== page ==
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San Bernardino Charter Reform Must Happen Now – Part 2

by admin on 12th-June-2014
Hardy L. Brown

Hardy L. Brown

Last week I discussed why the city of San Bernardino needs charter reform now and why Section 186 of the city charter, in particular, must be modified to allow city leaders and managers the ability to better manage the city’s business. I specifically focused on the city’s fire department, who along with the police department, comprise between 68 and 72 percent of the city’s total budget. I singled out the firefighters, in particular, because they have utilized Section 186 to demand pay raises while other departments have been forced to cut salaries. Even the police officers negotiated in good faith on “give-backs” during the city’s financial crisis. This week I want to explore how we use our fire department and fire department resources.

When it comes to 911 calls for service according to the latest Fire Department Incident Counts Report in 2013, 3 percent or 1,030 calls were for fires, 87 percent or 25,866 were for Emergency Medical Service, and 9 percent of 2,784 were for other issues. The numbers were almost identical in 2012.

The evidence is very clear that Emergency Medical Service with a steady number of 87 percent is in a greater demand by citizens of San Bernardino and in my opinion should operate independently of the fire department. It would be a cost savings to the city by not having a fire engine go out on a medical emergency call, when the medical technicians are going to be there anyway. It is the medical team with the training, equipment, and resources that communicate with local hospitals and ambulance services to transport the patient.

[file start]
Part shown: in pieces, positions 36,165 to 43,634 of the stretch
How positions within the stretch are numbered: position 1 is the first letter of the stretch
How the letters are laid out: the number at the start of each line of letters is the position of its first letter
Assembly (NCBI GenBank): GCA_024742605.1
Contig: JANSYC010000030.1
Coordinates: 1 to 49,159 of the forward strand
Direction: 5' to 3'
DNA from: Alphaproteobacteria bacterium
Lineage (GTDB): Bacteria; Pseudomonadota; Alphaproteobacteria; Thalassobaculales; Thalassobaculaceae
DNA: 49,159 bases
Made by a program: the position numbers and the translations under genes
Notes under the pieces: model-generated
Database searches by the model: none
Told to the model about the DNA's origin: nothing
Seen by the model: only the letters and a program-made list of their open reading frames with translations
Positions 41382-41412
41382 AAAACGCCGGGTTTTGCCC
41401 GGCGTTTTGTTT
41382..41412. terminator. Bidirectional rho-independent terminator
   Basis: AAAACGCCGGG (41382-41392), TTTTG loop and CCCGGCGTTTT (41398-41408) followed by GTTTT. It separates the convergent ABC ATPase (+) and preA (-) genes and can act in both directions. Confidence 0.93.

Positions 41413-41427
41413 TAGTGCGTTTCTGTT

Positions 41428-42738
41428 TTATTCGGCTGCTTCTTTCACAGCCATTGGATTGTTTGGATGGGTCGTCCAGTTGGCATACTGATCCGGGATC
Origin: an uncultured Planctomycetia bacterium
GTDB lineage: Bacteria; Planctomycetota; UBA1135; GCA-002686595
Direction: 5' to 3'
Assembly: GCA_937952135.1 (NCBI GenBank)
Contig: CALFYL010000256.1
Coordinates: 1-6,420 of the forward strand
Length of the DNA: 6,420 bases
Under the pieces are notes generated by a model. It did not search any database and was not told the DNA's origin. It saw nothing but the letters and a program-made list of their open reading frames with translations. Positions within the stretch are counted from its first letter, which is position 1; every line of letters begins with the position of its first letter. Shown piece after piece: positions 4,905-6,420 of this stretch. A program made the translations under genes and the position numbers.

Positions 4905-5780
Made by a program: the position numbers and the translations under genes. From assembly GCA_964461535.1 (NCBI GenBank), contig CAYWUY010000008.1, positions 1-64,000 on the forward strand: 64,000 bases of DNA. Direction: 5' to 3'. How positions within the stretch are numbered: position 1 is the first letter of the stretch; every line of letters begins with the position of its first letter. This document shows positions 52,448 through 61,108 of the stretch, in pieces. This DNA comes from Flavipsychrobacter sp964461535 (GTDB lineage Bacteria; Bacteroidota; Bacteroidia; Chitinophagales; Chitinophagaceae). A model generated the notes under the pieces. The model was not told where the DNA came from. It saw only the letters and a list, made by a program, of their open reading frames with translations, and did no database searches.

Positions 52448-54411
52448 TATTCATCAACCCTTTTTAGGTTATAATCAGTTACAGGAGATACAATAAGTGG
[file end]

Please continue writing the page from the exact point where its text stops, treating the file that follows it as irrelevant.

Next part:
All 911 calls begin with the question, “what is the nature of your emergency?” This is so they can send the proper services to assist the caller.

It is clear from the data that the medical emergency technician with the ambulance is the one who gets the work. From my own personal experience of having to make 911 calls for myself, I did not need a fire engine with four firefighters to be there to stand around. During my emergency calls the responding firefighters did not provide any assistance to me. It was the EMS technician that took care of my needs and transported me to the hospital.

Twenty-five years ago, I needed the fire department services because of a gas spill in the garage and the fire department was needed to wash down the garage because of an explosion hazard. To me that was an appropriate use for the engines.

It is equally clear to me that charter reform is needed in order to give our elected officials and management the tools needed to operate the financial affairs and services expected by the citizens. In my opinion beginning with section 186 will help accomplish all three with other changes to follow.

Annual Expenditures for Fire Department

Base Salary

Bilingual Pay

8% Admin Captain Pay

Lead Paramedic Pay

FF II Cert

Fire Officer Pay

Chief Officer

Arson Investigator

Haz Mat Specialist

Breathing Apparatus Pay

Uniforms*

Pension/Retirement Benefit

1959 Survivors Benefit

Cafeteria/Health Benefit

Health Insurance Stipend

Medicare

Vacancies

Total Salary/Benefits

$11,482,260

$6,829

$11,078

$109.810

$17,452

$132,031

$26,558

$6,070

$5,312

$759

$64,401

$3,121,199

$6,240

$1,218,588

$10,000

$219,144

$1,212,305

$17,650,036 million

Information based on 127 employees
1% w/o benefits = $124,214
1% w/benefits = $176,475
* 1 shirt/2 pants/work boots

Category: In My Opinion, Point of View.
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